Many investor-owned utilities (IOUs) were flush with cash in the mid-1980s. And this meant only one thing to veteran co-op managers and directors: Predatory IOUs would be on the prowl for co-ops in high-growth areas or with lucrative industrial loads.

Co-op statewide associations were on “takeover alert,” and in Washington, D.C., NRECA’s anti-takeover specialist was ready to leave town on short notice.

By that time, there had been 59 hostile takeover attempts of a co-op, and 12 times the predator had been successful. The most recent was in 1972, when Mississippi Power & Light Company engineered a sell-out vote at Capital Electric Power Association in Jackson, Miss. Now, in 1985, another Mississippi IOU was sniffing out co-op territory.

Alan Barton, president of Mississippi Power Company (MPCo.), a division of the giant Southern Company, invited Henry Thomas to lunch on a warm day in May. After they had ordered, Barton informed Thomas, general manager of Coast Electric Power Association (EPA), that he had just come from a meeting where his board had given him the green light to try to acquire the Bay-St. Louis, Miss.-based co-op.

The IOU chief complained to his lunch companion that MPCo. was hemmed in by Coast EPA, which served the prospering rural areas just outside the Gulf Coast cities of Gulfport and Biloxi. He said he was looking for ways to give “our young executives a chance to grow.” He also may have been exercising an ancient MPCo. grudge against public power: The Tennessee Valley Authority had forced the company to retreat from northern Mississippi in the 1930s.

If Barton sought a sympathetic ear in Thomas, who was then close to retirement, he must have been disappointed. If the IOU president had driven through Bay St. Louis after the meeting, he would have seen a huge “Not For Sale” banner draped defiantly over the co-op’s headquarters.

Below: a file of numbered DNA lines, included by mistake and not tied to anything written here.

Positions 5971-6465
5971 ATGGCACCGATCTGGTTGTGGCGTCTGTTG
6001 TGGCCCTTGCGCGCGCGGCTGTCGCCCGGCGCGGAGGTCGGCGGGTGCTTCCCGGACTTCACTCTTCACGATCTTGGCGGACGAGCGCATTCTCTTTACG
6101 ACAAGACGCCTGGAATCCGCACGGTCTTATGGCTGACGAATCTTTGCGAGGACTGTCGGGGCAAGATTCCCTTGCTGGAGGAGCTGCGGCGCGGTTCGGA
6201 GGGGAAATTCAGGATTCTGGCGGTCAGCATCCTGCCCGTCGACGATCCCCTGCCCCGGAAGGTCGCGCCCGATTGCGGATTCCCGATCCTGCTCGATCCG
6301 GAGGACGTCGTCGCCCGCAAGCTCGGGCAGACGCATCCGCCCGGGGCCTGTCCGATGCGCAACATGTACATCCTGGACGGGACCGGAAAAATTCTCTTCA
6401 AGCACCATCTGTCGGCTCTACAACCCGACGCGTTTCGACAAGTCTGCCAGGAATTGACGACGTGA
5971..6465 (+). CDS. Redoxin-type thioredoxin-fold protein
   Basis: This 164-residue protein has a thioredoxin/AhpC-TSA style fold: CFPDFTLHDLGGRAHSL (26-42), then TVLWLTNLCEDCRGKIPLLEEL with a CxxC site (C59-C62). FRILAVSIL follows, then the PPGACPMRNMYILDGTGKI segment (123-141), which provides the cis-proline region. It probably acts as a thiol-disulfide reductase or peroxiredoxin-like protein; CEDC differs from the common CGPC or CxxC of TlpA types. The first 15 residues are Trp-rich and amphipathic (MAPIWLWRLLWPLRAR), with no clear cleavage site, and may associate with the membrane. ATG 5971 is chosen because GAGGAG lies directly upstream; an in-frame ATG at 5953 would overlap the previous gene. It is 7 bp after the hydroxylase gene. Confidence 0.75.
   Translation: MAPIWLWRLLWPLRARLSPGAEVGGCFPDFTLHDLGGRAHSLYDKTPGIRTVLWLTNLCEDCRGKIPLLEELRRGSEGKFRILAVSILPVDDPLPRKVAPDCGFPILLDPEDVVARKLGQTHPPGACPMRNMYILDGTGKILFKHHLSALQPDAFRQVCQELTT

Thomas’s staff handed out thousands of bumper stickers with the same message as well as anti-sellout brochures. All 35,000 co-op members received a letter that opened, “War has been declared on your business,” and then it went on to accuse MPCo. of attempting to bribe the co-op’s membership with lower rates.

Meanwhile, the board of directors passed a resolution instructing “management and employees to consider the efforts of Southern Company to be a hostile takeover of a local corporation and to resist to the fullest any such attempts.”

A hard-hitting media campaign that summer and fall characterized MPCo.’s behavior as “The Big Power Grab.”

MPCo. officials began back-peddling, pointing out to anyone who asked that the company had made no offer to buy out the co-op. An MPCo. spokesman was petulant when a local newspaper reporter asked him to comment on Coast EPA’s ads. “They’re trying to inject emotion in it … insinuate we’re doing something sneaky.”

The sell-out threat had fizzled by the time the co-op membership gathered for its annual meeting in October. Not a single person in the room wanted the co-op to ask MPCo. to make an offer.

This was also a victory for the NRECA board of directors, which, at its June meeting in Washington, had adopted a strongly worded resolution recognizing the seriousness of MPCo.’s takeover threat. If successful, it “would jeopardize the existence of rural electric systems throughout the country.”

Next month: Investor-owned utilities go after co-ops in Wyoming, Iowa, and Colorado.